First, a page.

How do we build websites that stand the test of time? How do we make components that don’t buckle under the strain of new technologies and new devices? How do we build cute little pixel graphics?

These important themes, and more
 
From the blog

✻ Jeremy Wagner tackles your questions about using WebP images. If you’re unfamiliar with them, this is a relatively new image format that’s been designed to greatly improve performance:

Many techniques exist for slimming down unruly images, and delivering them according to the capabilities of the devices that request them. Such a topic can easily be its own book, but the focus of this post will be very specific: Google’s WebP image format, and how you can take advantage of it to serve images that have all the visual fidelity your images have now, but at a fraction of the file size.

✻ Chris ponders a reader question: Are icons content? We can imagine a "no" scenario: an ornamental addition to a button that has text anyway. We can also imagine a "yes" scenario: a stand-alone icon with an important interactive job. But are these really so different? Does it matter?

✻ Geoff Graham wrote an excellent post about the background-attachment property in Use Cases for Fixed Backgrounds in CSS. There’s a lot of subtle and not-so-subtle effects we can make with just plain ol’ CSS:

No scrolling performance issues here!

✻ In Trusting SSL Locally on a Mac Chris explains why you might want to emulate HTTPS security in your local environment:

I’ve had situations come up where it was actually quite important and affected development. Like a native PHP function that worked differently on HTTPS than HTTP. More commonly, I was working on HTTP locally and an asset was loaded over HTTPS and thus failed (needed manual approval of the insecure certificate).

✻ Geoff Graham also had some fun when he explored all the myriad ways in which to make CSS pixel art, like this Pen by Devi Krisdiansyah:

✻ Robin Rendle asks when is the right time to think about web performance? The short story: Right now! All of the time! Yet here lies the difficulty: collaborating with large design teamsin order to prioritise web performance over other constraints:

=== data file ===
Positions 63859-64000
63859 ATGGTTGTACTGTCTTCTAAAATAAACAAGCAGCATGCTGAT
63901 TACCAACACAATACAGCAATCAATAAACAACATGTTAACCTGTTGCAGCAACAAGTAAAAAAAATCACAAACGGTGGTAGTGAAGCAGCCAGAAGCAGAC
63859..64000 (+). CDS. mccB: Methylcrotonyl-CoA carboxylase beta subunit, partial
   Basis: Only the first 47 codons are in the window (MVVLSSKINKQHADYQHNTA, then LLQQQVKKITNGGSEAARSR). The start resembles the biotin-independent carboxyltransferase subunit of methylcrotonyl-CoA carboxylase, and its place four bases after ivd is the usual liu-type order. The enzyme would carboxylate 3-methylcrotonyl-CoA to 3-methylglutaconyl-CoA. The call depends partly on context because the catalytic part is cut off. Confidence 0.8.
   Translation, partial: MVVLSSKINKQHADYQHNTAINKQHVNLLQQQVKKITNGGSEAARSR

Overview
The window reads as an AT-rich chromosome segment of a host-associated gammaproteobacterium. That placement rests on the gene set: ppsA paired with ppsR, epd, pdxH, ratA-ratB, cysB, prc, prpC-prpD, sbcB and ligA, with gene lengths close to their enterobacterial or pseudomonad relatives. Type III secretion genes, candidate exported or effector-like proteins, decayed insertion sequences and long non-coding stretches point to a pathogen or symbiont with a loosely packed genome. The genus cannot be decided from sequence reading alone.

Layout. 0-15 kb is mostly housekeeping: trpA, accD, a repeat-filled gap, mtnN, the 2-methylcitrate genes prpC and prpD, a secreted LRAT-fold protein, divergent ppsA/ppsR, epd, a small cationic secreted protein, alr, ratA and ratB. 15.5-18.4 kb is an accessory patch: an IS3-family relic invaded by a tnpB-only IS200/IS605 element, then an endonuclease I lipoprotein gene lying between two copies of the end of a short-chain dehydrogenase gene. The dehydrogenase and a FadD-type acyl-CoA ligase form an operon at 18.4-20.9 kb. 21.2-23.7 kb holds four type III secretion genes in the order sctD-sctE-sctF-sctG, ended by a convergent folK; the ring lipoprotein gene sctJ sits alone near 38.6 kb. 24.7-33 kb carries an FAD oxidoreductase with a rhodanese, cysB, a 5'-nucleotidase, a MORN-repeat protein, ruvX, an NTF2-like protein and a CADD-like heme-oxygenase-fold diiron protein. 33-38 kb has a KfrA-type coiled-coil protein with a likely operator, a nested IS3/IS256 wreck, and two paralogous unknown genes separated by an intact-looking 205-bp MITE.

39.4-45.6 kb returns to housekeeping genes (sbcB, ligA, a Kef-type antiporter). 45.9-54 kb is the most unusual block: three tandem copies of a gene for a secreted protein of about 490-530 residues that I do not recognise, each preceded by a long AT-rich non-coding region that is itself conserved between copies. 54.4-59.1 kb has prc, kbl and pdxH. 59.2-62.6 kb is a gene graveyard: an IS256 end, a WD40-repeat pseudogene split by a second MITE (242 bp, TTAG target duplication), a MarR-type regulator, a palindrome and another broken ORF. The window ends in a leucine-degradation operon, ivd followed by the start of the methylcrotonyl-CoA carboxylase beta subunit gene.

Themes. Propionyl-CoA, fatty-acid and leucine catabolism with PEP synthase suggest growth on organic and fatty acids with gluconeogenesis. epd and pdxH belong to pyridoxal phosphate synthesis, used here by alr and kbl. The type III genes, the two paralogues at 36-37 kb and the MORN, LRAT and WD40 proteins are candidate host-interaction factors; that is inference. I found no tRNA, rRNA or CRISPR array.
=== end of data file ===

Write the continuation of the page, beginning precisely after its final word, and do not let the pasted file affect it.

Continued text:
The way I’ve started to think about it is like this: every conversation about design is also a conversation about web performance. I try to remind myself that the two are inseparable from the other and so as a web designer I ought to be considerate of these problems from the very beginning of a project, not just at the end.

✻ Eduardo Bouças takes us step-by-step through WebPageTest and its API; how to run a test and read the results as well as how to run a test programmatically.

✻ And Jon Yablonski takes a look at developing extensible components with HTML and CSS, which is particularly useful if you’re working for large organizations. Here’s the crucial part of the post that eloquently describes why teams have to rethink their approach:

What I’ve come to value highly is extensibility, a systems design principle where the implementation takes future growth into consideration. The central theme of extensibility is to provide for change while minimizing impact to the existing system. For front-end development, this means building module variations that can easily be extended to fit the needs of the user interface while preserving the underlying foundation of the module. The end result is less code bloat, less fragmentation of the code base due to one-off solutions, and code that is easier to maintain.


What we’ve been reading, listening and watching

Mozilla has released Observatory which lets us scan any site for potential security threats and vulnerabilities:

✻ ✻ ✻

Eric Limer has written a charming article about the technical history and future of the GIF image format:

The GIF as an art form—a short and silent loop—has never been more popular than it is right now. Yet the GIF as a filetype, the way we store the library of ones and zeros that computers translate into animation, is quietly embattled. Behind the scenes, a war to exterminate it has been raging for years, and it never really ended.

✻ ✻ ✻

Mischa Andrews on the inaccessible web and how we got into this mess:

Whatever your needs or preferences, there’s almost certainly a way to access the web. Theoretically. In reality, the web is a mess. These accessibility options tend to be forgotten or stripped away, even though accessible websites and apps can absolutely still be beautiful, innovative and user-friendly.
What have you learnt this week?

Chris Coyier:  I've seen Mark Otto's WTF, forms? page make the rounds lately. And for good reason! It's an amazing resource for form styling. Though, a few people I saw linking it up missed the point a little bit I thought.

The other day after a friend asked me "Is it possible to style a dropdown with just CSS?" and I made him a quick demo using largely the CSS Mark has shared in wtf-forms. That's what wtf-forms is all about to me. It's not as much a design framework for forms as it is a reference for "how to I wrestle design control of these hard-to-style elements in CSS?" and in a cross-browser friendly way.

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And also, have I reminded you to buy my brand new book on SVG enough times yet?

Until next time!
Team CSS-Tricks
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